I recently read Jeff Sutherland's book entitled "Scrum — The Art of Doing Twice the Work in Half the Time." The 231 page hard-back version that I read took about three days to read, but I have colleagues who managed to read the entire book in about four hours. If you are currently involved in Scrum-based projects or looking to begin using Scrum, Sutherland's book is something I would recommend.
About Jeff Sutherland
Jeff Sutherland has led an interesting career, with roots in the United States Air Force that provided a unique view when he finished college and entered the world of Information Technology (IT). One of his most noted accomplishments, is that he is one of the original signers of the Agile Manifesto and a father of the Scrum movement. The book provides a historical glimpse into his life, as past lessons he had learned were used to build the Scrum methodology.
The Good Things I Found While Reading
The book is an excellent resource for team members participating on a Scrum-based project. Having been involved in Scrum for quite some time, I found the information highly refreshing and a worthwhile investment in my time. In fact, each section includes "The Takeaway" which is an executive summary of the current chapter.
While the book includes a great deal of value, there are two key items that really stuck with me:
Happiness is Success
I have been doing some research on the impact happiness can have on one's career and productivity. I was shocked at the difference happiness makes in an individual's career. Within the text of the book, the key that Sutherland wants to remind the reader is that that happiness is about the journey, not the destination. Instead of rewarding results, we should focus on rewarding individuals striving toward greatness.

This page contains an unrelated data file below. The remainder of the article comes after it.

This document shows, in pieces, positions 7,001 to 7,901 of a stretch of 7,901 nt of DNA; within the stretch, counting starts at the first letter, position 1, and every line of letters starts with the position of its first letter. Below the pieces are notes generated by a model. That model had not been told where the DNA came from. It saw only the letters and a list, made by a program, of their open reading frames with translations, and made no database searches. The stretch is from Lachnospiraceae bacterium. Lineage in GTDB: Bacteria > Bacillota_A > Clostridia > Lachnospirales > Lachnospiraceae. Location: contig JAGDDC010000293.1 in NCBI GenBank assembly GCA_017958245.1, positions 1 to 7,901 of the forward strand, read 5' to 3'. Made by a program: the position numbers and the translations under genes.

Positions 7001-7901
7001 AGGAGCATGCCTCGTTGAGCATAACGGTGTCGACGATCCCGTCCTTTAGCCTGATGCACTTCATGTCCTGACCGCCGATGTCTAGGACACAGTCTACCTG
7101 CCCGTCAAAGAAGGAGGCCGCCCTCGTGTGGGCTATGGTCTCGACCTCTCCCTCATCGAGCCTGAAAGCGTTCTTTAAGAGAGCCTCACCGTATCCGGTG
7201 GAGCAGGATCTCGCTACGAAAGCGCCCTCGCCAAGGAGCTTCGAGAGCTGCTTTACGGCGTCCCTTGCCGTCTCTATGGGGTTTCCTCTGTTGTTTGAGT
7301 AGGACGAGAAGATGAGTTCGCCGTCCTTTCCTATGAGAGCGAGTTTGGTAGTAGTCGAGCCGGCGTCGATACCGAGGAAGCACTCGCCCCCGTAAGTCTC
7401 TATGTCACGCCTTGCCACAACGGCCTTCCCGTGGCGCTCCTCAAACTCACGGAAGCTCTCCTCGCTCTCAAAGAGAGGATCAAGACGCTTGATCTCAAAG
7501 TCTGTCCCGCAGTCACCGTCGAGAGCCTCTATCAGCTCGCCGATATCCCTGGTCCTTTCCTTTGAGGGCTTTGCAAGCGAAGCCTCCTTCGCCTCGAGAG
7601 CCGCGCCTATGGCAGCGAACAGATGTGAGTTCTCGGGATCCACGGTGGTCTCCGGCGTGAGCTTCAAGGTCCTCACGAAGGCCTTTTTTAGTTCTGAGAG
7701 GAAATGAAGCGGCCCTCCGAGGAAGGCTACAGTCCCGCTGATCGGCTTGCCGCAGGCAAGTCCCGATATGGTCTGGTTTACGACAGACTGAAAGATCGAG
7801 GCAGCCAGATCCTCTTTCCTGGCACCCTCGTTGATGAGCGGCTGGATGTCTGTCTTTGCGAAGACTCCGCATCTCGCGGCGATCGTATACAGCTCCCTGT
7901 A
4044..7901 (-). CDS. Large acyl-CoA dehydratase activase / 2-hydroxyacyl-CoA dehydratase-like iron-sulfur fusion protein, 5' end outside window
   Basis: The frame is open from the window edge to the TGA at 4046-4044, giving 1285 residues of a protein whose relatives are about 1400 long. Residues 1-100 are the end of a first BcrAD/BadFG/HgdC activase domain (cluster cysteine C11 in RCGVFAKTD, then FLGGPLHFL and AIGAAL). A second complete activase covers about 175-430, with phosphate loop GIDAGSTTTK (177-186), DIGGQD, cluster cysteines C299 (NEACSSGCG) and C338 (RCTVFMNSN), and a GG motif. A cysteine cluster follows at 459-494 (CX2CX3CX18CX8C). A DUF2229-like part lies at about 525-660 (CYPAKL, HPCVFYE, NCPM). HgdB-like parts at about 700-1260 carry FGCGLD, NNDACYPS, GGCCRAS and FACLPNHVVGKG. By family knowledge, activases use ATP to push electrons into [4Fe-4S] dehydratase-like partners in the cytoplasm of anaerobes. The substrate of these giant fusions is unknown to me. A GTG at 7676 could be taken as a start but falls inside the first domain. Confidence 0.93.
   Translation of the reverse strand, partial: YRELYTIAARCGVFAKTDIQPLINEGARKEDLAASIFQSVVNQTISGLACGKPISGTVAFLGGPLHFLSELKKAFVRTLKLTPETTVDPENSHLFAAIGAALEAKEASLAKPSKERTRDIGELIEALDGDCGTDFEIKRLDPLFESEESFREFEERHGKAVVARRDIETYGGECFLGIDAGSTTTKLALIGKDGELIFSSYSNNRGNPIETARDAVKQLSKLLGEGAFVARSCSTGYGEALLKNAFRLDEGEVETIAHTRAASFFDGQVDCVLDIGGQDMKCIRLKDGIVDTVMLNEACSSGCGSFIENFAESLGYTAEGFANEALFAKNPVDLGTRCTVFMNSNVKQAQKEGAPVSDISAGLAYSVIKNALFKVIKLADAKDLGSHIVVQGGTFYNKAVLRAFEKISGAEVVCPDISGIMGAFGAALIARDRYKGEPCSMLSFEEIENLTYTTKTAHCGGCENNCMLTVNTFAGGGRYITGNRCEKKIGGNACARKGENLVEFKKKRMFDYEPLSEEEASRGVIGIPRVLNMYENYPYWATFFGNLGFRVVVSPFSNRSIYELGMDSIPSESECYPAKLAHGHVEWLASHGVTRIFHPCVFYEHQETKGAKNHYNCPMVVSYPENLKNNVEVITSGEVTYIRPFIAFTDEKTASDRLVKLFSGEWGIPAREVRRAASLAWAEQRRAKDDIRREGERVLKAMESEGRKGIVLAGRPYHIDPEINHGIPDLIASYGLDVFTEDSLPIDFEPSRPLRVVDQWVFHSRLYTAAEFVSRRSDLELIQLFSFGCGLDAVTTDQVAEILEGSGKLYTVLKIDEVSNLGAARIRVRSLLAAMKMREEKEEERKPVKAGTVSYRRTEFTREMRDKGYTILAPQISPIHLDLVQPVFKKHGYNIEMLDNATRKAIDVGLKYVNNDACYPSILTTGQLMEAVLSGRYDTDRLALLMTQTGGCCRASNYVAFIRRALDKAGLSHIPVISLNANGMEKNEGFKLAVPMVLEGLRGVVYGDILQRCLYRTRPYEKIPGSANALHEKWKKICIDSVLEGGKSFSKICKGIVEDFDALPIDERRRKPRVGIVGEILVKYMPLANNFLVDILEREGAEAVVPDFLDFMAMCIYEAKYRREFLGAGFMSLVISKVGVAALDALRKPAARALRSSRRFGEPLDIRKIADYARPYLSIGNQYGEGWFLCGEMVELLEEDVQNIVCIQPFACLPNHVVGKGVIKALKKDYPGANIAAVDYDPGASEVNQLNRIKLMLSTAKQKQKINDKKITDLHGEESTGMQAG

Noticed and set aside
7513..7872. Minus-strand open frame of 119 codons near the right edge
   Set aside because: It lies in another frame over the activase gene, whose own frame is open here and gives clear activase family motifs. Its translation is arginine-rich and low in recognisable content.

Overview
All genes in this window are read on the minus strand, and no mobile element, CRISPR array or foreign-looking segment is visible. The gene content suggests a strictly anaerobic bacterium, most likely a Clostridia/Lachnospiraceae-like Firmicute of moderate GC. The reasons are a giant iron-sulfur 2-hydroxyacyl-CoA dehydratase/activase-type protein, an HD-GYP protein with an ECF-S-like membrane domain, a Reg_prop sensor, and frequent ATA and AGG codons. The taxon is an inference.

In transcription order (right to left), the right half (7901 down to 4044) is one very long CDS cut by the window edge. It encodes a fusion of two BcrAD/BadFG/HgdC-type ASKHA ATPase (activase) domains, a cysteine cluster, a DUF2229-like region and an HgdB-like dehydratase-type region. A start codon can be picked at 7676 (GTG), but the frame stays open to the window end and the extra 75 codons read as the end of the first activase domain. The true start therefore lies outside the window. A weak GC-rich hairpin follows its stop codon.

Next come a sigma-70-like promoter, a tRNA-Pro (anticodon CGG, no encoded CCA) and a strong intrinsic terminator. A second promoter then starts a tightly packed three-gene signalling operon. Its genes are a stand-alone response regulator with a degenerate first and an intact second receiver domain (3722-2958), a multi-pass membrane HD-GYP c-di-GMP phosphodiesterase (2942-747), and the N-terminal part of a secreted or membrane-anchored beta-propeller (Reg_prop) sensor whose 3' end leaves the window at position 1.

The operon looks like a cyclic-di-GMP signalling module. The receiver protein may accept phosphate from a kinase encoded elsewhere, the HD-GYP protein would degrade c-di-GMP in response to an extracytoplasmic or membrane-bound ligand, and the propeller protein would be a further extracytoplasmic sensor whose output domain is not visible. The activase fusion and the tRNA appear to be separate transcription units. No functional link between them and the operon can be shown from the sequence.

Plan Reality — Not Fantasy
For those who worked in Waterfall-based projects, the plan was always the focus that senior management focused on. Sutherland contrasts this approach advising instead to avoid falling in love with the plan - because it is almost always wrong. He stresses the importance of planning only what needs to be planned right now - since everything in the future will change and is not worth the time. In fact, with Scrum it is quite possible to double production while cutting the delivery time in half - which will be positive news to any senior executive.
One Minor Criticism
The single criticism I found while reading is with regard to the amount of supplemental content that is included. On many occasions, I found myself finding a lot of value in the opening paragraphs of a given section. That was typically followed by several paragraphs (or pages) of a story that backed up Sutherland's point. For me, I had understood the value and meaning of the topic and thought the additional details were not as valuable. Perhaps, in a future version this type of information could either include a sub-header or a different font - making it easier for me to continue to the next topic.
Overall, Jeff Sutherland's book on Scrum is something I would highly recommend for anyone looking to implement Scrum. Keep in mind, this doesn't have to be limited to Information Technology either - as several non-IT groups have started using Scrum for their units of work. Want the details? Pick up a copy of the book and start reading.
Have a really great day!